Crowdfunding’s Potential for Entrepreneurs in Emerging Markets



Last year Leen Sadder of Beruit, Lebanon had an idea to create an organic and biodegradable alternative to Western-style teeth cleansing. Called Miswak, this twig of the Salvadora persica tree has been used for teeth cleaning throughout the Middle East and Asia for millennia. Leen recognized the sustainability of eliminating both the toothbrush and paste and its application for the developing world. She created a crowdfunding campaign on Lebanon-based crowdfunding platform Zoomaal and within weeks raised over $18,000 from 301 backers — 104 percent of her target — along with 4,400 likes on Facebook and 573 tweets. This bought her money, market validation, and media attention. She is now in production. This idea that would never have seen “likes” or funding from banks or venture capitalists.  Enter the alternative world of startup and small business financing, called crowdfunding.

Crowdfunding is a simple but transformative concept.  An entrepreneur proposes a business, charitable, or creative project on a crowdfunding website. If convinced, tens, hundreds or even thousands of individuals commit relatively small amounts of capital to support the idea. Taken together, these contributions may be significant enough to turn the idea into a commercial reality. This industry is still in its infancy, but it topped $3 billion in transactions in 2012 and may top $5 billion by the end of this year.

In the World Bank report we authored called Crowdfunding’s Potential for the Developing World, we provide a detailed explanation of crowdfunding, its different forms, the opportunities and risks for debt and equity based crowdfunding, variables for success, ways to mitigate risk, and how to craft enabling policy. It includes a self-assessment tool for policymakers and regulators to decide if they have the right technological, social, cultural, and regulatory variables in place for crowdfunding to thrive in their jurisdiction.

In investment-based crowdfunding campaigns, funders receive equity in the business. Their capital is not guaranteed, but if the business is a hit funders have the potential of realizing significant financial rewards. Because equity-based campaigns entail the issuance of securities, it requires forward-leaning regulation. Debt-based crowdfunding campaigns also offer the ability for small businesses with customers and cash flow to borrow money from the crowd at more attractive rates than the banks. And current data shows the default rate of crowdfunders is lower than average. With the passage of the JOBS Act in the United States, a path forward for securities-based crowdfunding was created for governments globally to potentially follow.

Crowdfund investing is a valuable tool for individual and institutional investors, for policy makers and for public sector SME funds through efficiency, transparency, and market validation.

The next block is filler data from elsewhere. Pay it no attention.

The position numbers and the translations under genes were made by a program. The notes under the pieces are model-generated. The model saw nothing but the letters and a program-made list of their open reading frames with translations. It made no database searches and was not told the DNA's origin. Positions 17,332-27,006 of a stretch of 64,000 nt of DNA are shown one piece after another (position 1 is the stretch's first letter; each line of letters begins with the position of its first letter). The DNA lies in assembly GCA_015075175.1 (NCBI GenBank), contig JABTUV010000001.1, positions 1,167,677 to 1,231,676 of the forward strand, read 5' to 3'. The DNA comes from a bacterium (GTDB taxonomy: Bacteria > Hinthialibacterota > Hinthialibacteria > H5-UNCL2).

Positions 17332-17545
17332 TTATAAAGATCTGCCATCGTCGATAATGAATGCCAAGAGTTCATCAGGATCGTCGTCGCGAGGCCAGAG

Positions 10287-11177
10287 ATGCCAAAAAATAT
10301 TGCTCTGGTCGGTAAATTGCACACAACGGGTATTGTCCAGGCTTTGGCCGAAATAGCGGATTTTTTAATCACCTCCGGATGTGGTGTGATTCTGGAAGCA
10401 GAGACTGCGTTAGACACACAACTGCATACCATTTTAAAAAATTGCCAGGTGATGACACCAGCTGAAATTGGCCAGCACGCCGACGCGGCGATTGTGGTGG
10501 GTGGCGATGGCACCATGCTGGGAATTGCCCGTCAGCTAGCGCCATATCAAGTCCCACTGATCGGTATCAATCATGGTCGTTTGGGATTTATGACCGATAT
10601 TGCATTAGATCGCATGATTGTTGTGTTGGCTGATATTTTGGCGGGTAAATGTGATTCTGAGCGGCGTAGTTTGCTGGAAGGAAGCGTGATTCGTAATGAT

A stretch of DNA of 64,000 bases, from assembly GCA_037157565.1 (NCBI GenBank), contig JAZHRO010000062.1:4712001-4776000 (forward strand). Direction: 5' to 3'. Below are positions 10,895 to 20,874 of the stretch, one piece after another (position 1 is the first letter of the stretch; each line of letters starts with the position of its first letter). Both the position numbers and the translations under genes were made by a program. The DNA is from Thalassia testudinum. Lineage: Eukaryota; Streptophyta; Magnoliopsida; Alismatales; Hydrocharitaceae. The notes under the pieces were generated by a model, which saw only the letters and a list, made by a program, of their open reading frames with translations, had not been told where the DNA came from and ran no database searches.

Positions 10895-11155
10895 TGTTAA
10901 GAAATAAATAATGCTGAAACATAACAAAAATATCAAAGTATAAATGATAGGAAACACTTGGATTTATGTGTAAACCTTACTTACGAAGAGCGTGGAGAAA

Efficiency: By consolidating a standard set of applicant data on one platform, crowdfund investing sites speed up the process of investigating and comparing different project ideas, companies, and management teams. Democratic access to this data speeds up and simplifies decision-making.

Transparency:  With open data and social decision-making also comes greater transparency. Users of crowdfunding websites quickly expose fraudulent campaigns and vigorously hold fundraisers to account for their promises. According to Wharton professor Ethan Mollick, less than 0.1 percent of the funds raised on crowdfunding websites are raised by people with no intention of delivering on the promises they make.

Market validation: When a particular idea proves a hit with individual investors, it can also enhance its attractiveness for institutional investors to act as lead investors or co-investors. In similar fashion, crowdfunding can be a neat selection mechanism for public sector SME funds—some of which have more funds for entrepreneurship than they do the ability to disburse them.

Crowdfunding isn’t just the latest fad—it’s a powerful new tool. It can be employed at various parts of the entrepreneurial process.  It may unlock a new class of entrepreneurs and investors. It may create novel partnership opportunities for institutional investors and for governments to have a wider impact with existing funds. But it comes with its own set of challenges and risks.  Given the daunting challenge of creating jobs, though, and the short-term success of crowdfunding to date, perhaps this is something more governments should consider?

For more information, you can find the report here.  There is a self-assessment tool here.

Read about CIPE partner Samriddhi’s experience with crowdfunding.


Sherwood Neiss is Principal at Crowdfund Capital Advisors LLC (CCA).  CCA works with governments, multilateral organizations, investors and entrepreneurial stakeholders on creating enabling crowdfunding ecosystems.  Sherwood Neiss and Jason Best created the framework to legalize debt and equity crowdfunding in the USA, have testified in front of the US Congress four times and were at the White House as President Obama signed their bill into law.